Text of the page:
Tom: In the example where you said it goes down to $10, though… I get that if you’re getting paid for these options long enough, hopefully it covers it, but it sounds risky. The last thing I would want to do (options aside) if I were just buying stocks is be forced to pay more for something than what it’s worth. 


Jerremy: Well, of course. But you do that all the time when you buy stock, anyway. When you buy a share, it can continue to go down lower than what you bought it for, so it’s the exact same rift profile. In fact, you can actually do this on ETFs as well. You can sell insurance… And to make it even funnier— are you ready for this? This is one of the coolest strategies on earth. There is a way ETFs, banks, literally anything—you can get into unlosable trade for a certain period of time. I’ll paint a picture. You buy Bank of Montreal at $60. It goes up to $100. You buy the $90 put to protect you at the lowest. You’re willing to lose $10 dollars a share. We already talked about this. That insurance would cost you a dollar, right? So, you buy it at $90, it costs you a dollar. You have to come up with that dollar. How do you get that dollar for free? Well, you can do what’s called a “call sale” which is the other option. So you’re now selling calls at $110. You sell a call option at $110, you get paid a dollar. That dollar you receive, you are actually renting out your stock just like you were renting out a house. So you rent out your house. If the stock  goes up to $110, you sell your stock at $110. Congratulations, you just crushed it and you got insurance for free. So you either sell your stock at $90 or you sell your stock $110. Either way, you bought it at 460. Congrats, you win on the trade. And you can do that with ETFs all the time. 


Tom: Yeah, I guess since it’s all the same. There’s a lot of talk about buying and selling. And with ETFs, I’ve only really been in the buying phase. I rarely sell anything. Unfortunately, I’ve even had some stocks that have gone down to next to nothing, just because I kept holding and holding. What’s the simplest strategy to get that good deal if I’m mostly interested in the buying side? The example of BMOs at $50—I’m thinking it’s a little expensive so I’ll just keep manually checking in to see if it ever goes down to $40. Is there just a simple way to sort of say, “I don’t want this unless it’s 40?” 


Jerremy: Absolutely. Great question. And the answer is, yeah, for sure. There’s three ways to do it. You can do what’s called a “good to buy” limit order, which is just buying the stock. It’s good to cancel. It hangs out there. It could be out there for seven months. If Bank of Montreal ever goes down to $40, you buy it without you being in front of a computer, right? You buy it at $40, no questions asked. Now you can sell a put at $40 which means you get paid to wait. What if the Bank of Montreal never goes down to $40 and you want to buy the stock? Well, you missed out on money, right? But if you sold a put, you get paid to wait, which is awesome. Then the third choice is you could buy a call option. Buying a call option gives you the right and ability to actually own the stock at $40. You pay very, very little money upfront and you get to sit on your hands and find out what happened to the stock, then take ownership of it in the future. A perfect example is, Bank of Montreal is at $50. You buy a $40 dollar call option. And you buy that for a year from now. You buy a 100 share contract. All the contracts come in 100 year contracts. So if you wanted to buy 100 shares of Bank of Montreal at $40, that would cost you $4,000. Or you could spend $800 and buy the contract because it’s so much less expensive to buy the option than the shares. You buy the option to buy Bank of Montreal in the future if you want to. Worst case scenario, Tom, you lose $800. That’s your worst case scenario. Stock goes to zero, you lose $800. No big deal. You don’t lose $4,000. If the stock goes up to $100, you have two choices. You can sell the contract and make an absolutely astronomical return— this case, the exact mathematical situation means you’d make a 700 percent return on your investment. Your $800, you’d be able to sell for $5,600. A 700 percent return on the option would be huge. Or you take possession of the stock when it’s at $100, but you only have to pay $40. How cool is that? That’s a call option.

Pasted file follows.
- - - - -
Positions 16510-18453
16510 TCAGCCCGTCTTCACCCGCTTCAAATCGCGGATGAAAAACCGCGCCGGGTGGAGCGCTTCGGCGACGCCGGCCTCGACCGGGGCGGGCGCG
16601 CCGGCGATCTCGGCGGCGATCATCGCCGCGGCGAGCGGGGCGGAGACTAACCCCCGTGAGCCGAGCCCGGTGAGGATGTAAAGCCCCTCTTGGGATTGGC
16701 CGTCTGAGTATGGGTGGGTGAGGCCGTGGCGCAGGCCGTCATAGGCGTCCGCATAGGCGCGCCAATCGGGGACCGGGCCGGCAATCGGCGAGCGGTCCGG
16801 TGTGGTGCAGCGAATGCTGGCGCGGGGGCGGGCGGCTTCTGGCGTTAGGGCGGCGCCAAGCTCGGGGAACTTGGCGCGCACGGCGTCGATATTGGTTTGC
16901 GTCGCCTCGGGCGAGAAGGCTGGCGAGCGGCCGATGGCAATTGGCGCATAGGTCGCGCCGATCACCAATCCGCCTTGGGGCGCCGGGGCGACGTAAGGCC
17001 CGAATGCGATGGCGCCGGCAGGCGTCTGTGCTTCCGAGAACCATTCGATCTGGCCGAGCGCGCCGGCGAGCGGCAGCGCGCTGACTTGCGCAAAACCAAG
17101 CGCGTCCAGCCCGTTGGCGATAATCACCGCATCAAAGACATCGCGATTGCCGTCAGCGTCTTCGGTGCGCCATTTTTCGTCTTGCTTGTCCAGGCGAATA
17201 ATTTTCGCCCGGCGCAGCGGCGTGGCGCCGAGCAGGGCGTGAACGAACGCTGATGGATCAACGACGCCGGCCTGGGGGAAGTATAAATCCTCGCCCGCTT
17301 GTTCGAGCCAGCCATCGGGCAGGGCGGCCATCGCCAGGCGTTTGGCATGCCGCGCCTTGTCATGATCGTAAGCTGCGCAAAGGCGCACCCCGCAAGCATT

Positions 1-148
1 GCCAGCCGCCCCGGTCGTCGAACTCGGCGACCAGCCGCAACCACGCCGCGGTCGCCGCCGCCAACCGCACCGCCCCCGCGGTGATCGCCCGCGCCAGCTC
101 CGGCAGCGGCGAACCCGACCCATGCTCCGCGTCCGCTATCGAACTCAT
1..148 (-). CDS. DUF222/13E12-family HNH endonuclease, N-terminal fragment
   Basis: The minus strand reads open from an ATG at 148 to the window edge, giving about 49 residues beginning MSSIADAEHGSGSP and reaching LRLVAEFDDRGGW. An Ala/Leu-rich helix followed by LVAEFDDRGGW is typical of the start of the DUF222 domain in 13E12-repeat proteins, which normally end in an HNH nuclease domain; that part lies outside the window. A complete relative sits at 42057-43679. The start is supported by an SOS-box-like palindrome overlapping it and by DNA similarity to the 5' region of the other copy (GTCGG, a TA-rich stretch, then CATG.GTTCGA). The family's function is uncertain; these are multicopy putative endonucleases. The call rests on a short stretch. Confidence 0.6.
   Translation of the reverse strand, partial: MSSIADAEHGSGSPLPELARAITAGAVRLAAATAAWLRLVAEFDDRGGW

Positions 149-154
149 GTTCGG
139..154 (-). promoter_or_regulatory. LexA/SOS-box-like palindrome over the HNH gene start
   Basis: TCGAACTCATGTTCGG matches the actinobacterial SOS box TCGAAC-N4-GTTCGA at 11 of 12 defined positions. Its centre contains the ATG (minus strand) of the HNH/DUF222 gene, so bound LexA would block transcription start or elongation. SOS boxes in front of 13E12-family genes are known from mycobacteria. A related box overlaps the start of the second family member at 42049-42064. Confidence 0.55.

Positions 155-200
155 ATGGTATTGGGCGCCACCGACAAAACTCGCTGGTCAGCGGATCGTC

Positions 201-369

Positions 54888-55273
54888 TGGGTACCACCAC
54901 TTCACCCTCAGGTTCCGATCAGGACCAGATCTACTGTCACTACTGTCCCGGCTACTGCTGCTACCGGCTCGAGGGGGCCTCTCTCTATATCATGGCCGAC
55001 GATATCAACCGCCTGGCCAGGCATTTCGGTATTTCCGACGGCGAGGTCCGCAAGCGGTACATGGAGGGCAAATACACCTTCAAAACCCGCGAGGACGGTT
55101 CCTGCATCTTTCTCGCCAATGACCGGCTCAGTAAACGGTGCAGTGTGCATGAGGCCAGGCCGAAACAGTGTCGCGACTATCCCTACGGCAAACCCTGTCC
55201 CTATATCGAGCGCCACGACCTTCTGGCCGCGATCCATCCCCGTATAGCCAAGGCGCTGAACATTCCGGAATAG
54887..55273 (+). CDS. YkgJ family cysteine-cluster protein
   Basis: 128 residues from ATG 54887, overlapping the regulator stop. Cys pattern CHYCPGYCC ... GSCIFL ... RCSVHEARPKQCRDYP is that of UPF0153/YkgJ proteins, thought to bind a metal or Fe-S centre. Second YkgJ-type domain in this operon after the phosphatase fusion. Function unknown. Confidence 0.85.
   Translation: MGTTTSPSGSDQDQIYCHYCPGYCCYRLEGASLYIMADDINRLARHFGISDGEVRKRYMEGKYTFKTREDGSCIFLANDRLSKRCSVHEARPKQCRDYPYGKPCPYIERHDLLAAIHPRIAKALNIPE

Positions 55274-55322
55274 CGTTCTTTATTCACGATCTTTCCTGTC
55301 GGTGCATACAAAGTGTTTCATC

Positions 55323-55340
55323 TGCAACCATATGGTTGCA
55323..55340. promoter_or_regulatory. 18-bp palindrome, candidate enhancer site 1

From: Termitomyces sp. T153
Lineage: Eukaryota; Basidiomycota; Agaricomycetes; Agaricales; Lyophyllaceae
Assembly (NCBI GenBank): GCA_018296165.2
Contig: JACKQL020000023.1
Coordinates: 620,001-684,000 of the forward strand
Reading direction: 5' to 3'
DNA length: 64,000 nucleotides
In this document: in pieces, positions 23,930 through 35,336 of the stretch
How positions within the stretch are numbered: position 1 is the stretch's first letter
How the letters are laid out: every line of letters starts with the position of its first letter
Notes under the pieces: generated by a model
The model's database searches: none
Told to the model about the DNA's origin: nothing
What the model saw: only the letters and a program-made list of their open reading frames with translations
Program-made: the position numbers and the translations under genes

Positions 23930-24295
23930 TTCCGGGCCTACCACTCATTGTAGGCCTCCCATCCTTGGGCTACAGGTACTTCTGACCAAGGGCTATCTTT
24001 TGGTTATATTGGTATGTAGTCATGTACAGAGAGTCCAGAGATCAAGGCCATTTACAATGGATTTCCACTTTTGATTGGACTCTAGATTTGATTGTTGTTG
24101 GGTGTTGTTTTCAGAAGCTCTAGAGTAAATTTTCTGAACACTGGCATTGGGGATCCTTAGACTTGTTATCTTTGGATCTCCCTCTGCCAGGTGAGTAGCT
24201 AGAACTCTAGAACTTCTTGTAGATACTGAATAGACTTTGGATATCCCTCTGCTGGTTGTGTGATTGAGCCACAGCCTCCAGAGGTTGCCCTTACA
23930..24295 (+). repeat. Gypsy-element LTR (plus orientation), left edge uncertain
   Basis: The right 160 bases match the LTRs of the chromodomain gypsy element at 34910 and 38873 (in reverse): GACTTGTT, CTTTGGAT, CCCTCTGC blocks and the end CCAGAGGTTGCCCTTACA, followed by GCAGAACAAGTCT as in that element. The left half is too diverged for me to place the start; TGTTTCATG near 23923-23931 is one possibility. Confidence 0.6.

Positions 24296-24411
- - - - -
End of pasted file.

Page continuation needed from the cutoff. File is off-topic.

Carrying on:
Tom: That’s the one that makes the most sense to me if I were to get into this. That gives you a little bit more leeway on how you buy. 


Jerremy: Yeah, it gives you leeway. It gives you time. It’s less capital and it’s a larger return if you do want to sell in the future.